One Day in April: Reflections of a nurse during the virus pandemic

“It is only in our darkest hours that we may discover the true strength of the brilliant light within ourselves that can never, ever, be dimmed”

Doe Zantamata

Sooo….what a roller-coaster of a year 2020 has been so far. Phew! The past months have not only been unusual but also particularly difficult for most people – more so front-line workers like myself. Very strange and unusual times we’re living in.

What with the virus wreaking havoc across the nations. These are unprecedented times. Indeed distressing and deeply saddening times.

I’ve not written anything on this blog in a long time. Since March to be precise. Life has been hectic. Our world has been suddenly changed by the virus pandemic. As I said, I’m a front-line worker. A nurse in a big bustling hospital. I’m in direct contact with the virus.

Do I feel scared? Of course I’m terrified. So is the vast majority if not everyone.

A lot of lives have been lost and some changed in a big way. Much pain has been felt. The pain of losing loved ones. The feeling of helplessness. Not being physically present to hold the hands of loved ones in such time of need was heartbreaking. Not being there in those last days, those last moments was extremely upsetting and painful. They died alone and scared.

Sunday 19.04.20

Today I worked on the Critical Care Unit commonly known as ITU. I’m not a trained ITU nurse….so how did I end up here? Well, it’s actually the second time in 2 weeks that I’ve had to be re-deployed to this unit. It’s common practice nowadays to find yourself working on wards or settings you never would have dreamed of working before the pandemic.

The last time I worked on ITU I developed nasty blisters on my feet. I had to take some time off to allow the horrible blisters to heal. In fact I’ve just returned to work. This is my second shift.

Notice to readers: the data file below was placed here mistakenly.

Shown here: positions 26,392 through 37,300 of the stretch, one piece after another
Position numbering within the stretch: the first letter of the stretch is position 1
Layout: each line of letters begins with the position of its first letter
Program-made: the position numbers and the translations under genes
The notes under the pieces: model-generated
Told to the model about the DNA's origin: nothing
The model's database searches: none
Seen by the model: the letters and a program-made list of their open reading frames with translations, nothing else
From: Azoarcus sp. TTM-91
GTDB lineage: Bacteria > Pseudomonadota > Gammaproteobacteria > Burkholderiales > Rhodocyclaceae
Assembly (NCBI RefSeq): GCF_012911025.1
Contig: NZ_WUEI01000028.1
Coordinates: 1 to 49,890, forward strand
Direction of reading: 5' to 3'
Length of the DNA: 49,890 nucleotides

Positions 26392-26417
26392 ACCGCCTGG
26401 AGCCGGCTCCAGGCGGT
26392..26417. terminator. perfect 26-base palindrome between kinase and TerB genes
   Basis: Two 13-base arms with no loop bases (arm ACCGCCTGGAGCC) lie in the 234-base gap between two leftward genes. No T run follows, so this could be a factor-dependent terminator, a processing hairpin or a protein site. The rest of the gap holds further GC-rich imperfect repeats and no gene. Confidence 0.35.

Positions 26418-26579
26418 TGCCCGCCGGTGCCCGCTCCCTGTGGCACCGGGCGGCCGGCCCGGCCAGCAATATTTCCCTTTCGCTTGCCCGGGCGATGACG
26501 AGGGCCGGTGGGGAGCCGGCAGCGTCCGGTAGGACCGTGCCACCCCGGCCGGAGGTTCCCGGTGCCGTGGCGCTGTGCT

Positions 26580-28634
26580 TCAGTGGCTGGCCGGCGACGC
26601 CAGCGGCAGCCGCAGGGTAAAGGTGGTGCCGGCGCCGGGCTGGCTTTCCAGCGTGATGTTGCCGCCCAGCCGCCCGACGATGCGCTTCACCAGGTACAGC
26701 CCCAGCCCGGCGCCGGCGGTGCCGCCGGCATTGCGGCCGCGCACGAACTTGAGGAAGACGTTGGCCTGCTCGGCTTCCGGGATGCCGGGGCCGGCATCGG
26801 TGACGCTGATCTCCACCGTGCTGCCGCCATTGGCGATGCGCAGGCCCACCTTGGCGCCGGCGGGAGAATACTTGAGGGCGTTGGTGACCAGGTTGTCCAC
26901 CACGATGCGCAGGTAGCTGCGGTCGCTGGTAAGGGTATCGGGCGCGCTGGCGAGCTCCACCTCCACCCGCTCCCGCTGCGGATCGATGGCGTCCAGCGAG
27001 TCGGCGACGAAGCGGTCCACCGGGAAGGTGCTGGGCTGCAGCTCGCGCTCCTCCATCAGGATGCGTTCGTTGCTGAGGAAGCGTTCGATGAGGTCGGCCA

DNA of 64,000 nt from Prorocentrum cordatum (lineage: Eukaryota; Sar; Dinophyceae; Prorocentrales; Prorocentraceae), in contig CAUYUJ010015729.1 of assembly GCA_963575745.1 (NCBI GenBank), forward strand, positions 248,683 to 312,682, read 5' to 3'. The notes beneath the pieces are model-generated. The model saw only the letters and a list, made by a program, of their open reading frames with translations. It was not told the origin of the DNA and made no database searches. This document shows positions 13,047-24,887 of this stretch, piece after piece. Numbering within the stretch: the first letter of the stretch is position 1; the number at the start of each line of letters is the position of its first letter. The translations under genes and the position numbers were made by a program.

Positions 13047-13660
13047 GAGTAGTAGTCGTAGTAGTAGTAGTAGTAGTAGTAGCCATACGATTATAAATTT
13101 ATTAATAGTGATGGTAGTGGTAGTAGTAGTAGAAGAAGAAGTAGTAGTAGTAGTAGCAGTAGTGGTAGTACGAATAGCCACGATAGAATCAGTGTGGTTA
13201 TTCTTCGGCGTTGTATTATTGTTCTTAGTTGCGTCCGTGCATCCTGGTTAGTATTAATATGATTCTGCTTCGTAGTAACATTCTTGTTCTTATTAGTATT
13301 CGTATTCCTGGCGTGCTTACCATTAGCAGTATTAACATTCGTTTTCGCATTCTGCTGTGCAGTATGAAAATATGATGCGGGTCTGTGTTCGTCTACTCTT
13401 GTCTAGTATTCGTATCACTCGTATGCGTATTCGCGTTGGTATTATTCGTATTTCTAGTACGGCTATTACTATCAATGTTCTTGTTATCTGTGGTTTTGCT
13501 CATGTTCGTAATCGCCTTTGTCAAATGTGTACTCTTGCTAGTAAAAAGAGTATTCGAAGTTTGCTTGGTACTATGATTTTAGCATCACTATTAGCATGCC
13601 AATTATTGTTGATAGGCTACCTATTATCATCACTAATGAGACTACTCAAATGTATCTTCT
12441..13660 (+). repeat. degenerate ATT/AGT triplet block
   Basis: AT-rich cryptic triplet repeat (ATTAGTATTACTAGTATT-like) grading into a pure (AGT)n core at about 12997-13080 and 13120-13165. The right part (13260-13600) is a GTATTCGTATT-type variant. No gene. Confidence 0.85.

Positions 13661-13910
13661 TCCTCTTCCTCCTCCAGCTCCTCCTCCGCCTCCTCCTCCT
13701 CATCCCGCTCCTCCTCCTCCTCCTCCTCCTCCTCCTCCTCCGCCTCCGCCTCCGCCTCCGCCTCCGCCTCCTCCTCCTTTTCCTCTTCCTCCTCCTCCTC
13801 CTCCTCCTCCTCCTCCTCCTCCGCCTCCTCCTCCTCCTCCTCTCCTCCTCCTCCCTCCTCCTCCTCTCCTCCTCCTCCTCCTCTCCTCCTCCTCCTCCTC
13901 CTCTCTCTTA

ITU is a very surreal place – unlike any other ward in the hospital. Patients are intubated and paralyzed whilst receiving treatment. The patients are too sick and require additional oxygen and assistance to breathe.

With my white coverall on top of my royal blue scrubs, tightly-fitted 3M face mask, visor, net hair cover, overshoes and up to 3 pairs of gloves – I’m ready to deliver some duty of care. I’m assigned a patient to look after. A male patient in his 70’s – intubated and paralyzed.

My mentor (a regular ITU nurse) quickly explains and demonstrates what I’m expected to do for the patient and disappears to receive and attend to yet another patient who’s just been brought in. Hours go by tending to my paralyzed and intubated patient.

I give regular verbal reassurances and explain every nursing intervention despite knowing fully well that I would not get any verbal response or acknowledgement. As I grimly watch and monitor the life support system machines and tubes connected to the patient, I know his life hangs in the balance – his chances of leaving this unit alive are very slim.

The ‘personal protective equipment’ (PPE) is becoming very uncomfortable. I’m literally boiling and sweating buckets. My break time is only an hour on a 12-hour shift. This is a most welcome relief. A chance to peel off the uncomfortably hot and sweaty PPE. Grab a bite to eat and a refreshing drink. One quick check at messages and notifications on my mobile phone before handing it back for safe keeping and rushing back to the unit.